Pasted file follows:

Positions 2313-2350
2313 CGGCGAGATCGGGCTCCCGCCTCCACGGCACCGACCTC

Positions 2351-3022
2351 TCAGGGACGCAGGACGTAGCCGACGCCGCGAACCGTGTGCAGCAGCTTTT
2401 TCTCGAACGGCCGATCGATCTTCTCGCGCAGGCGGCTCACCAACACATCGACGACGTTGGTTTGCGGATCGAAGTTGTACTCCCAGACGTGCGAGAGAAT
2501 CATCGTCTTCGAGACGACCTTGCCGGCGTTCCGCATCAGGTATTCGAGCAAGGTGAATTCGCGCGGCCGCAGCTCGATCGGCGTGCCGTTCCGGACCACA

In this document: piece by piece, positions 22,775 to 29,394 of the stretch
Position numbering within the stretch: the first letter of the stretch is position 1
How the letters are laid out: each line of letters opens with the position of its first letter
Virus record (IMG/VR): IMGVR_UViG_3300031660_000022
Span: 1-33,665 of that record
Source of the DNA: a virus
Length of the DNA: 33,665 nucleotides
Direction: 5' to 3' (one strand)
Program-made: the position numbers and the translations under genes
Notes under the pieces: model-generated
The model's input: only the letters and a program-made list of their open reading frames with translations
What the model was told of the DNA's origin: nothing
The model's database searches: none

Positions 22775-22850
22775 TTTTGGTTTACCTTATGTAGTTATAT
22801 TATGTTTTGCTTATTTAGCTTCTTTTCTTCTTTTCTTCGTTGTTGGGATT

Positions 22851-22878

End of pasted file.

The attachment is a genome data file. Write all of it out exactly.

Positions 2313-2350
2313 CGGCGAGATCGGGCTCCCGCCTCCACGGCACCGACCTC

Positions 2351-3022
2351 TCAGGGACGCAGGACGTAGCCGACGCCGCGAACCGTGTGCAGCAGCTTTT
2401 TCTCGAACGGCCGATCGATCTTCTCGCGCAGGCGGCTCACCAACACATCGACGACGTTGGTTTGCGGATCGAAGTTGTACTCCCAGACGTGCGAGAGAAT
2501 CATCGTCTTCGAGACGACCTTGCCGGCGTTCCGCATCAGGTATTCGAGCAAGGTGAATTCGCGCGGCCGCAGCTCGATCGGCGTGCCGTTCCGGACCACA

In this document: piece by piece, positions 22,775 to 29,394 of the stretch
Position numbering within the stretch: the first letter of the stretch is position 1
How the letters are laid out: each line of letters opens with the position of its first letter
Virus record (IMG/VR): IMGVR_UViG_3300031660_000022
Span: 1-33,665 of that record
Source of the DNA: a virus
Length of the DNA: 33,665 nucleotides
Direction: 5' to 3' (one strand)
Program-made: the position numbers and the translations under genes
Notes under the pieces: model-generated
The model's input: only the letters and a program-made list of their open reading frames with translations
What the model was told of the DNA's origin: nothing
The model's database searches: none

Positions 22775-22850
22775 TTTTGGTTTACCTTATGTAGTTATAT
22801 TATGTTTTGCTTATTTAGCTTCTTTTCTTCTTTTCTTCGTTGTTGGGATT

Positions 22851-22878